Although ULIRGs are thought to evolve into quasars and then into giant early-type galaxies, future considerations of the evolution of galaxies will need to take into account the impact of multiple mergers, not just major mergers between two galaxies.

Professor Taniguchi applied this principle to the fate of our Milky Way Galaxy: "Very recently, NASA announced that our Milky Way Galaxy will merge with the Andromeda Galaxy (M31) into a giant elliptical galaxy within several billion years. Please don't worry. That would only be a merger between two galaxies, so our Milky Way will not evolve into a ULIRG."

These results will be published in The Astrophysical Journal, Volume 753, July 10, 2012.

.


Related Links
Subaru Telescope
Stellar Chemistry, The Universe And All Within It






Comment on this article via your Facebook, Yahoo, AOL, Hotmail login.

Share this article via these popular social media networks
del.icio.usdel.icio.us DiggDigg RedditReddit GoogleGoogle




Memory Foam Mattress Review
Newsletters :: SpaceDaily :: SpaceWar :: TerraDaily :: Energy Daily
XML Feeds :: Space News :: Earth News :: War News :: Solar Energy News





STELLAR CHEMISTRY
ALMA Reveals Constituent of a Galaxy at 12.4 Billion Light-Years Away
Kyoto, Japan (SPX) Jun 26, 2012
An international research team, led by Associate Professor Tohru Nagao from Kyoto University, and including researchers from Japan and Europe, has observed a "submillimeter galaxy" located about 12.4 billion light-years away using ALMA (Atacama Large Millimeter/submillimeter Array), and has successfully detected an emission line from nitrogen contained in that galaxy. Comparisons between t ... read more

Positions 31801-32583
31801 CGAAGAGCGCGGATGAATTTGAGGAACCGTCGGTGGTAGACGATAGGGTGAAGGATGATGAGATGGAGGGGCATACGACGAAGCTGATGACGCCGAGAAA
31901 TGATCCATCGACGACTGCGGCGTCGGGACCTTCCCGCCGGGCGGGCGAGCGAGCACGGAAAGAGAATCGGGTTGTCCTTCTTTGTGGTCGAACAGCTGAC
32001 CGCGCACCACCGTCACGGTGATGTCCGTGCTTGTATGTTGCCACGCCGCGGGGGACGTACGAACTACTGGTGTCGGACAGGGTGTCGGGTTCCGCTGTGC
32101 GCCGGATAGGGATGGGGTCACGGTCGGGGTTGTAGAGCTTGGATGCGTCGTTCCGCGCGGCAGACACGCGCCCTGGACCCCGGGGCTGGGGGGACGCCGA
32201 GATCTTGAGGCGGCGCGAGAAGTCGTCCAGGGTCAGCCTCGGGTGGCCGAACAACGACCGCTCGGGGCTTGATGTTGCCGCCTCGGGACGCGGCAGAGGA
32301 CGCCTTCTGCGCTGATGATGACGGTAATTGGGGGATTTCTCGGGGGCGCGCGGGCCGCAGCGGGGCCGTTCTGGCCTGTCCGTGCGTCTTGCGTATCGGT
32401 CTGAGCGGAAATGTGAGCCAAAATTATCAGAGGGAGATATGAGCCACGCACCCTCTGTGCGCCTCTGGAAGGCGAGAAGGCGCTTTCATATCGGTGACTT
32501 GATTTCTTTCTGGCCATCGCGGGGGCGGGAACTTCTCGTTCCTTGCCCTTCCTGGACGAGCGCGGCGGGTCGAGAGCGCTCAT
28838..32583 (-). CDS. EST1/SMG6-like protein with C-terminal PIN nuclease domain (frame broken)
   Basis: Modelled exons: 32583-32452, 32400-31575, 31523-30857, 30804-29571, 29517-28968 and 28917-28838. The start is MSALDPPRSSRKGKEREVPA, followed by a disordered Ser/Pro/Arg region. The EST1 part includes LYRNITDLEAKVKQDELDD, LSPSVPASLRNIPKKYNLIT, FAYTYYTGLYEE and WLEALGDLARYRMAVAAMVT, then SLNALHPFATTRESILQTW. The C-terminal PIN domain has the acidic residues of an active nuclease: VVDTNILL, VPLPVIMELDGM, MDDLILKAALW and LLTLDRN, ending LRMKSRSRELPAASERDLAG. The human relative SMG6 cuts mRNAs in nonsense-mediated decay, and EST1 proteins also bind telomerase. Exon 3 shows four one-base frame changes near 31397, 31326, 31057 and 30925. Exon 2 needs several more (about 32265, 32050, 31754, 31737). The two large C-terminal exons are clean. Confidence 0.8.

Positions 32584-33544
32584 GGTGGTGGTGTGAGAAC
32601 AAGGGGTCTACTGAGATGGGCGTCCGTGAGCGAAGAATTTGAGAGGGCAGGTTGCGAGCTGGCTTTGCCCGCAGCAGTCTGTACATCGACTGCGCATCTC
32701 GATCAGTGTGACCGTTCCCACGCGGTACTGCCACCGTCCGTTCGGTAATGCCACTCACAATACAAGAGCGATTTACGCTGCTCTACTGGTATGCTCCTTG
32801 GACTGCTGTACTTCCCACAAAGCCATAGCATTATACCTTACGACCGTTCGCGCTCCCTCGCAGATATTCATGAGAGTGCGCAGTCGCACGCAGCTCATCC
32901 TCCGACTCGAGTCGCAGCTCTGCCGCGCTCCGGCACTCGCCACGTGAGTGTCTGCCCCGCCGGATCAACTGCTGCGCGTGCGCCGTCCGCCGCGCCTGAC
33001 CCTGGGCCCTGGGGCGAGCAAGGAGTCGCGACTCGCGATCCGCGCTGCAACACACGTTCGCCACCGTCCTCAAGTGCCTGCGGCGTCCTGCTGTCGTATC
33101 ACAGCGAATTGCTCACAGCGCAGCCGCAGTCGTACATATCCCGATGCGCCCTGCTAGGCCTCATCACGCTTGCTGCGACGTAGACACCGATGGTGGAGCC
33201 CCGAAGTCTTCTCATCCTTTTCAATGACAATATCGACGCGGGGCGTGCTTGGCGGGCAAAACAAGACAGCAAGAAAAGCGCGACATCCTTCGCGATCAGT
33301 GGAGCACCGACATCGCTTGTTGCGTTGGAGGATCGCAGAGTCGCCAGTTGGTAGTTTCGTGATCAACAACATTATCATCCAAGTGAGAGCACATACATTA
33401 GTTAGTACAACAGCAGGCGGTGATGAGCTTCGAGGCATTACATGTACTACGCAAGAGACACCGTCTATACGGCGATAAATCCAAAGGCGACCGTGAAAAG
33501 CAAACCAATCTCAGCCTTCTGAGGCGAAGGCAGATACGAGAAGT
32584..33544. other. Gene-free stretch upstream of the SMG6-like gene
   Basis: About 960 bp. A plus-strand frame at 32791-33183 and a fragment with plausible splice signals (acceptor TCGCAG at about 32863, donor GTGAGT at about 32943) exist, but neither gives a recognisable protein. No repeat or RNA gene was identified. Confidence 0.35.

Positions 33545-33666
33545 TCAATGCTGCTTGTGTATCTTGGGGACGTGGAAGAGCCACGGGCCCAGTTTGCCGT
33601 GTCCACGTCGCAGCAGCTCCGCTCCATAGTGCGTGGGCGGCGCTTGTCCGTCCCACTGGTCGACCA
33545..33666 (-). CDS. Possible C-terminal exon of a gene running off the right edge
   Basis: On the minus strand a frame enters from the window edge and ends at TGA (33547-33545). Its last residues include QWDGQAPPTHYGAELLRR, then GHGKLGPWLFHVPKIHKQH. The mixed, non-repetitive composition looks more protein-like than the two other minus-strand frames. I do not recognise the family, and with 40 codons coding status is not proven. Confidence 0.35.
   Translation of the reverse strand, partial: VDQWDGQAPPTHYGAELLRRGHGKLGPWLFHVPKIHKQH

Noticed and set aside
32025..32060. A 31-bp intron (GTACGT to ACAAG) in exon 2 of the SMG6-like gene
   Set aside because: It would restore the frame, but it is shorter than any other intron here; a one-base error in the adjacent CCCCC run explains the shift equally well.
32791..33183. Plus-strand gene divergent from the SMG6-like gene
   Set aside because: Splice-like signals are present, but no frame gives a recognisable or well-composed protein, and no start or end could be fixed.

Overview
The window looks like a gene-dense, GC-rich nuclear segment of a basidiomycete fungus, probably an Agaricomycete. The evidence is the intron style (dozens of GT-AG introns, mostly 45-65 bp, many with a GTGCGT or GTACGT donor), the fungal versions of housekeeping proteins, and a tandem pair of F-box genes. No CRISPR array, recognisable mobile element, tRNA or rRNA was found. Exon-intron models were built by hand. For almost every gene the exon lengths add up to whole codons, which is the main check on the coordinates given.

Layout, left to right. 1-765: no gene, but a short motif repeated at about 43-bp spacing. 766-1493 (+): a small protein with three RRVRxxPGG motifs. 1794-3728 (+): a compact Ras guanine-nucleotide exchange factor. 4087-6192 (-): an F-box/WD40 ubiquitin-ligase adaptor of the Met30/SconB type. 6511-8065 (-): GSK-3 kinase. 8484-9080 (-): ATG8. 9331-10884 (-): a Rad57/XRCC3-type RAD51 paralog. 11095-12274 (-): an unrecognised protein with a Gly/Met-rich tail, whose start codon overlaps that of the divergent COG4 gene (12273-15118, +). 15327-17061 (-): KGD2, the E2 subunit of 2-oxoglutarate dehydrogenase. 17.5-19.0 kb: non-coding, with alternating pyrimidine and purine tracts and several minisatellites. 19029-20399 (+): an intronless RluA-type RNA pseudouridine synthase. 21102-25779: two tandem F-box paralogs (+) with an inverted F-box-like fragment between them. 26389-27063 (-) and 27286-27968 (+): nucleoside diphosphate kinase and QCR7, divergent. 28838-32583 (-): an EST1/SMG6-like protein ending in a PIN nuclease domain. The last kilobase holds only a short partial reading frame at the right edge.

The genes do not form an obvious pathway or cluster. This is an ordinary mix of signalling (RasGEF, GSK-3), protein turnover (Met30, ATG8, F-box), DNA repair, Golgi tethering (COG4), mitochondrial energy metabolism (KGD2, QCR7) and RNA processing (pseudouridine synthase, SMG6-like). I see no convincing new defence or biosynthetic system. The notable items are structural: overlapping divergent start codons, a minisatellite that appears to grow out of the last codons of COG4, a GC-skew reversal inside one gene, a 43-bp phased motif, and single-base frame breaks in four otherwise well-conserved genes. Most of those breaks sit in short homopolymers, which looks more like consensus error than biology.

STELLAR CHEMISTRY
ESA to catch laser beam from Moon mission

Researchers Estimate Ice Content of Crater at Moon's South Pole

Researchers find evidence of ice content at the moon's south pole

Nanoparticles found in moon glass bubbles explain weird lunar soil behaviour

STELLAR CHEMISTRY
Opportunity Drives a Little

NASA tweaks flight path of Mars mission

Extensive Water in Mars Interior

Orbiter Out of Precautionary 'Safe Mode'

STELLAR CHEMISTRY
XCOR and Excalibur Almaz sign MOU for suborbital training services

Complex Challenges Solved In Tech Meetings For Commercial Crew Program

Boeing Completes Key Reviews of Space Launch System

Two NASA Visualizations Selected for Computers Graphics Showcase

STELLAR CHEMISTRY
Experts respond to rumors about Shenzhou-9

Staying stimulated in space

China's Hu praises astronauts for space advance

Packing Up Tiangong

STELLAR CHEMISTRY
Astrium awarded two ATV evolution studies from ESA

New Space Station Crew Confirmed

Spacewalk to work on ISS scheduled

Did You Say 1.2 Billion Particles Per Month?

STELLAR CHEMISTRY
SpaceX's Merlin 1D Engine Achieves Full Mission Duration Firing

USAF officials announce milestone Atlas V launch

EVE Underflight Calibration Sounding Rocket Launch

ILS and AsiaSat Announce a New Contract for an ILS Proton Launch

STELLAR CHEMISTRY
Forgotten Star Cluster Useful For Solar Science And Search for Earth Like Planets

SciTechTalk: Quick, name the planets!

Where Are The Metal Worlds And Is The Answer Blowing In The Wind

Metal-poor stars are rich with small planets

STELLAR CHEMISTRY
Google rolls in tablet market with Nexus 7

Mercury mineral evolution

Zynga building hub for mobile gadget game play

Google ramps up competition in hot tablet market




The content herein, unless otherwise known to be public domain, are Copyright 1995-2014 - Space Media Network. AFP, UPI and IANS news wire stories are copyright Agence France-Presse, United Press International and Indo-Asia News Service. ESA Portal Reports are copyright European Space Agency. All NASA sourced material is public domain. Additional copyrights may apply in whole or part to other bona fide parties. Advertising does not imply endorsement,agreement or approval of any opinions, statements or information provided by Space Media Network on any Web page published or hosted by Space Media Network. Privacy Statement